Friday, May 30, 2014
Before starting Social Security benefits, look at the top 35 years of your earnings
Here’s a good point that just occurred to me. I did start Social Security benefits at age 62, partly because my pension “social security offset” kicked in (that is, my “social security bridge” expired).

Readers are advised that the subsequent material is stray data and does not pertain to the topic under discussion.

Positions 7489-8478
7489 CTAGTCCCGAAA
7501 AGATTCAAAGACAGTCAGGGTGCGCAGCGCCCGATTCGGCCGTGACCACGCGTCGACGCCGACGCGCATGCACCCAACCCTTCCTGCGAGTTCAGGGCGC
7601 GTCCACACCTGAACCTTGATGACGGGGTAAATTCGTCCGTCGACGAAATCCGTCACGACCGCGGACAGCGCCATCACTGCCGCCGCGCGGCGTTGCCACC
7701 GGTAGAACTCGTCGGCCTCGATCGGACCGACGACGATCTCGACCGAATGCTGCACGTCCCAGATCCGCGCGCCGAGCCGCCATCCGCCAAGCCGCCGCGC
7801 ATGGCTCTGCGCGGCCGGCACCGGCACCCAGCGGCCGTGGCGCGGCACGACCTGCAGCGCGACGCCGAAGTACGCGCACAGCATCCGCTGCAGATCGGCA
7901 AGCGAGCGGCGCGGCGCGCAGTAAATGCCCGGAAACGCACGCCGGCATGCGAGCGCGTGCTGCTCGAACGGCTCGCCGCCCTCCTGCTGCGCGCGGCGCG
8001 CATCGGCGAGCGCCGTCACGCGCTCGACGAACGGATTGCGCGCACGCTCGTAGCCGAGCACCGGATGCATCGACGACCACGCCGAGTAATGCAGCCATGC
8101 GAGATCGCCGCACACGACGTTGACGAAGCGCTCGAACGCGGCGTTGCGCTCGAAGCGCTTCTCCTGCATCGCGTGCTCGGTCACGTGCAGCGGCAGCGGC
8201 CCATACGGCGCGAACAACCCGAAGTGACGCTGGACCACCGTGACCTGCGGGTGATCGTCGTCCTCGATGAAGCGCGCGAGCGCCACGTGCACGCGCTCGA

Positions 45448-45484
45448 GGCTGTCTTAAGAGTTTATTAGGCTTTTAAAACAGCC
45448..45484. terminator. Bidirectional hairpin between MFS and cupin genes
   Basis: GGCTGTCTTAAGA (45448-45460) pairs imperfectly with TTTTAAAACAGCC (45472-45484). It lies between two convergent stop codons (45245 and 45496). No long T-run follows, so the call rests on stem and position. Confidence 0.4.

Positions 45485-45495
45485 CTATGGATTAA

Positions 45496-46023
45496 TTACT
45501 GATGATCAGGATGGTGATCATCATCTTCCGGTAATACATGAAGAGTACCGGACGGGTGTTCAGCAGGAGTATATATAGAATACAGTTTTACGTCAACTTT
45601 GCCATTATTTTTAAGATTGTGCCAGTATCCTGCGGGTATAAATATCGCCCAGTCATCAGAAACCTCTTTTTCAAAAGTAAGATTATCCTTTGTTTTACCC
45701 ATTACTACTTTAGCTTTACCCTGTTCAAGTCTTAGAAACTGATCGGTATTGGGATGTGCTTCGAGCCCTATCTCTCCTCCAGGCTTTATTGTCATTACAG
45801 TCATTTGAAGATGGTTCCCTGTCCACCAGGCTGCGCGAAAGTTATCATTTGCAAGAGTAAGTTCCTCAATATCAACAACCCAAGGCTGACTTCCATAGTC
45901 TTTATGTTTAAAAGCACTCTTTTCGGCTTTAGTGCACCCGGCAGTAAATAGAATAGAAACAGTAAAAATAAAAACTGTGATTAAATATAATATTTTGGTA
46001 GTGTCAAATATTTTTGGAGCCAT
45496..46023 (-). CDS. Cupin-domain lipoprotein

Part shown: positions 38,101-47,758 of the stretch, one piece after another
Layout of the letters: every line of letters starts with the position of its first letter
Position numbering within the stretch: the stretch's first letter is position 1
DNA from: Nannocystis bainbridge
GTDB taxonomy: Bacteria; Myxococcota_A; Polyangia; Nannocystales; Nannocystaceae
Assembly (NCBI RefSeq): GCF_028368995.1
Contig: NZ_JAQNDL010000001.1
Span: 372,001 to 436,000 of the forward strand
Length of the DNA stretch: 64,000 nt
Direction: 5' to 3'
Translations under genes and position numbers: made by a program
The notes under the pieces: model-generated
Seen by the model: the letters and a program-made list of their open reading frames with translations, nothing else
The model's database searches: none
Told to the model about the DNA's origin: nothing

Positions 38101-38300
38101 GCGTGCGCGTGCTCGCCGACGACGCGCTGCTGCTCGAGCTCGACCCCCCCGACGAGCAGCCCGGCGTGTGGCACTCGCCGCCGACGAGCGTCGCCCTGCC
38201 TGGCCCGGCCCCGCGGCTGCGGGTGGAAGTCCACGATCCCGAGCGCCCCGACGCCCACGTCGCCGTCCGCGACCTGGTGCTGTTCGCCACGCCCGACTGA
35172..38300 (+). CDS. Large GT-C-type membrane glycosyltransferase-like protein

Had I kept working full time even at an hourly wage until age 66 (full retirement age in my case) however, the mathematics would have worked out better for me (SSA explains it here). Not only is the benefit higher because actuarially it is drawn over fewer years, but the important number that averages the top 35 years of earnings improves. Social Security explains it here. I worked as a “salaried professional” for 29 years (there was 19 months as a federal employee in 1971-72, before federal employees contributed to social security). The rest of the years were dribs and drabs, A reasonable hourly wage full time (let’s say, as a postal carrier, which I almost got in 2004) would have added to the average of the top 35 a little.